In 2017, the percentage of housing cost-burdened households varied widely among Southern Arizona communities, ranging from a low of 16.1% to a high of 48.7%. This article provides an in-depth look at how 38 of the largest cities, towns, and census designated places (CDP) within Southern Arizona fare in the percentage of households that are housing cost-burdened. Due to the importance of mining in Greenlee County, we also include three nearby communities in New Mexico. Hereafter, when discussing multiple cities, towns, or census designated places, the general term communities will be used. Note that, in some instances, we do not present data because the estimates were not sufficiently precise for that community.
Housing cost burden is an important measure of a household’s well-being. Cost-burdened households are more likely to struggle to pay for basic needs such as healthcare, childcare, transportation, and even food. A household is considered to have a housing cost burden when they pay more than 30% of their income in household expenditures such as: rent or a mortgage, taxes, and utilities. In 2017, the Corona de Tucson CDP posted the lowest percentage of households that were housing cost-burdened at 16.1%. The town of Thatcher and the Green Valley CDP had low rates as well at 21.2% and 23.0%, respectively. The Corona de Tucson CDP’s residents fared significantly better than the nation and state of Arizona, which posted rates of 33.1% and 32.2% respectively. Conversely, the city of South Tucson posted the highest percentage of cost-burdened households with a rate of 48.7%, 16.5 percentage points higher than the state and more than three times Corona de Tucson’s rate. Figure 1 examines the percentage of housing cost-burdened households in the communities.
Figure 1: Percent of Housing Cost-Burdened Households (2017)
In 2017, renters fared significantly worse than homeowners, with 14 of the 41 communities posting housing cost-burden rates for renters in excess of 50.0%. On the other hand, on average, 22.4% of homeowners within the 41 communities were housing cost-burdened. The Corona de Tucson CDP posted the least number of homeowners that were housing cost-burdened at 15.3%, while the city of Somerton had the most at 36.1%. The U.S., state of Arizona, and city of Tucson all had similar housing cost-burden rates for homeowners in the 23.1-25.0% range. For renters, there was slightly more variation between the U.S., state of Arizona, and city of Tucson with respective rates of 50.6%, 48.9%, and 55.8%. Renters in the Ajo CDP fared the worst among all communities, with a housing cost-burden rate of 61.8%. In contrast, the town of Clifton posted the lowest percentage of renters that were housing cost- burdened at 10.5%.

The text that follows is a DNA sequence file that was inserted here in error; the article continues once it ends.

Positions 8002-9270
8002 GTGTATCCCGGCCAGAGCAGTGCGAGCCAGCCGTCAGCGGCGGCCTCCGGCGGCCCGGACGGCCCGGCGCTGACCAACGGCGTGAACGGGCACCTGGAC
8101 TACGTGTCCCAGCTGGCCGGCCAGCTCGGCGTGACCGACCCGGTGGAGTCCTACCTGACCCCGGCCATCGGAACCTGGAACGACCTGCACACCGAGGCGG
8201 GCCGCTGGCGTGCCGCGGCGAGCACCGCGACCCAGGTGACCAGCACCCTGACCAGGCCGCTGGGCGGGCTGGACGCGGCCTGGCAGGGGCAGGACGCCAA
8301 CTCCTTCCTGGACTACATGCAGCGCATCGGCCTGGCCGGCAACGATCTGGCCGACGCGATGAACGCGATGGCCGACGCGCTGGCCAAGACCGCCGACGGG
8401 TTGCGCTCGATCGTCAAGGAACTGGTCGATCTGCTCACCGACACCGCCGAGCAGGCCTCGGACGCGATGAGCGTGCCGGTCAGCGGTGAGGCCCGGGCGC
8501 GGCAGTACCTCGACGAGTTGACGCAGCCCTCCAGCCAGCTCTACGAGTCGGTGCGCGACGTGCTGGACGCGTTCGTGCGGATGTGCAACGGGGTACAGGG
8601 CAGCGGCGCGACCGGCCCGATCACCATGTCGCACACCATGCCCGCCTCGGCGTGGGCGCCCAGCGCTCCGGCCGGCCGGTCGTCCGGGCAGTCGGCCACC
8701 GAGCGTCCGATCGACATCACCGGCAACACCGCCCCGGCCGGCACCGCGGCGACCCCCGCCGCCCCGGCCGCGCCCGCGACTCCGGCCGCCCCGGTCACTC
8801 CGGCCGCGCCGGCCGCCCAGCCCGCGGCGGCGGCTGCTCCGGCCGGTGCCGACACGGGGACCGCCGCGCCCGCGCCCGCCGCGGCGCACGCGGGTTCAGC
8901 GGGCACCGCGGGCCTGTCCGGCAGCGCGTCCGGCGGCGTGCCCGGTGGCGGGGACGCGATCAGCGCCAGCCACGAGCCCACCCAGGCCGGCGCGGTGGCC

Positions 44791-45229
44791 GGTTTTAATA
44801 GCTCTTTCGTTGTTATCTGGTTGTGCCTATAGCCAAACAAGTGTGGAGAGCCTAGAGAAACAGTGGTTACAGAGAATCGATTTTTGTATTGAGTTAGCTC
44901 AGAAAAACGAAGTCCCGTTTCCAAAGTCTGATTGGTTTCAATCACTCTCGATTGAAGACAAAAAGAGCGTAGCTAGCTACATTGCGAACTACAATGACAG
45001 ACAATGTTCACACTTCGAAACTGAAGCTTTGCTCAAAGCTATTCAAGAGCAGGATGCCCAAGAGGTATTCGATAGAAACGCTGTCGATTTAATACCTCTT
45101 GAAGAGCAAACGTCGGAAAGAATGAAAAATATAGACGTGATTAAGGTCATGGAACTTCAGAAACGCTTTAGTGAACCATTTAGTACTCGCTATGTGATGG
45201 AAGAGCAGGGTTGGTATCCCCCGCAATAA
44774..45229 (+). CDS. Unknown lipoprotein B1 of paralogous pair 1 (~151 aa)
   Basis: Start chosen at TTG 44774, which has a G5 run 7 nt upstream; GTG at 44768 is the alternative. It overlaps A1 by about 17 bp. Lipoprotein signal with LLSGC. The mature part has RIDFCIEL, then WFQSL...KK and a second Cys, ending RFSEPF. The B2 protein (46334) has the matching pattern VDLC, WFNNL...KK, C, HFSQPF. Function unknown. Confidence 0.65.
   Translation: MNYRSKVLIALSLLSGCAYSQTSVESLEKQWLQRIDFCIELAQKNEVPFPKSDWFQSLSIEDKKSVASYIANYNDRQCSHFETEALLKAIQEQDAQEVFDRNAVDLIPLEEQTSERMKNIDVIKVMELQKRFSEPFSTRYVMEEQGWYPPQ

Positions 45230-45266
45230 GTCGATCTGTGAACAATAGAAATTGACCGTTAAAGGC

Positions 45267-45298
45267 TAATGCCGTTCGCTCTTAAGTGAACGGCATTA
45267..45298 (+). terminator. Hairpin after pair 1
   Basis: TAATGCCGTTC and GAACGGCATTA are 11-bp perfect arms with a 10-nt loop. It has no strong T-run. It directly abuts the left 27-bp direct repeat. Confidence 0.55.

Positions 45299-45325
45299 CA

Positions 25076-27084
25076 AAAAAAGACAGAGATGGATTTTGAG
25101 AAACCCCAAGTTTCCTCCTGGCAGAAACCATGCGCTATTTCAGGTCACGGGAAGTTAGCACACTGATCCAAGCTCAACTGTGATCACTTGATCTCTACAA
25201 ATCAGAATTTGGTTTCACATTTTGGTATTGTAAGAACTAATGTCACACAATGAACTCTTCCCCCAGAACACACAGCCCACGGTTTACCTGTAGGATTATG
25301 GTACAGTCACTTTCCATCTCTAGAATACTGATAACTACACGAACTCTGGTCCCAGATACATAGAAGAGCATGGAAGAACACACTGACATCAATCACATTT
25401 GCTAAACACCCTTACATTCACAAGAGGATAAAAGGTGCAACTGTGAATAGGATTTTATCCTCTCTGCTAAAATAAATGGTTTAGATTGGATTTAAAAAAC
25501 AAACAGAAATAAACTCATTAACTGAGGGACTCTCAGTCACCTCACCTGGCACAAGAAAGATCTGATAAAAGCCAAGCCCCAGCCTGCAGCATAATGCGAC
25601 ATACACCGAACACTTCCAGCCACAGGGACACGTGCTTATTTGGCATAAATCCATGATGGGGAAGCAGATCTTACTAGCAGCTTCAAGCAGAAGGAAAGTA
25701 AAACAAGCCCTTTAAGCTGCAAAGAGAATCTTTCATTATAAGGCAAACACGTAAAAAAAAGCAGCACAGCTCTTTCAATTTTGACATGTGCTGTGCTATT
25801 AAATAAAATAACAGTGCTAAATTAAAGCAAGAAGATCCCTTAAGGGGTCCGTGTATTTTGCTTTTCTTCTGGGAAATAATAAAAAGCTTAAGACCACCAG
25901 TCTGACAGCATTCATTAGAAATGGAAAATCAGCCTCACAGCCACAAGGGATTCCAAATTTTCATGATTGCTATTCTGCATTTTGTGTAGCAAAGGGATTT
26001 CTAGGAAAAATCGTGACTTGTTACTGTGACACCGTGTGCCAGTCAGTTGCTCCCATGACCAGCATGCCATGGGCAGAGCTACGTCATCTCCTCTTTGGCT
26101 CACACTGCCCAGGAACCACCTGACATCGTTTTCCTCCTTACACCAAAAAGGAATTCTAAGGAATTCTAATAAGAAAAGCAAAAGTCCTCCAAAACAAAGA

Homeowners can be broken down into those that have a mortgage and those that do not. Homeowners without a mortgage tend to be significantly less cost-burdened than homeowners with a mortgage. For instance, homeowners without a mortgage that are housing cost-burdened pay more than 30% of their income in homeowner costs such as: taxes, insurance, and utilities. In the city of Tucson, 31.9% of homeowners with a mortgage were housing cost-burdened, while that percentage dropped to 12.4% for homeowners without a mortgage in 2017. Figure 2 illustrates housing cost burden by tenure.
Figure 2: Percent of Housing Cost-Burdened Households by Tenure (2017)
The age groups of 25 to 34 years and 35 to 64 years had similar housing cost-burden percentages for the U.S. and state of Arizona in 2017, but varied greatly among the communities. For example, the town of Marana posted a rate of 11.8% for ages 25 to 34, but a rate of 20.1% for ages 35 to 64, a difference of 8.3 percentage points. On the other hand, the town of Oro Valley had a rate of 27.1% for householders age 25 to 34, but only 14.9% of householders age 35 to 64 were housing cost-burdened. This variation was also evident in the 65 and over age group. In some cases, such as the cities of Tucson and Somerton, the rate was less for householders age 65 and over. In other cases, the housing cost-burden rate was much higher for those age 65 and over than for the other age groups. For example, the Vail CDP had the highest housing cost-burden rate in the 65 years and over age group, at 43.5%; however, this rate was only 13.2% for the 35 to 64 age group. Figure 3 displays percentage of housing cost-burdened households by age for all 41 communities.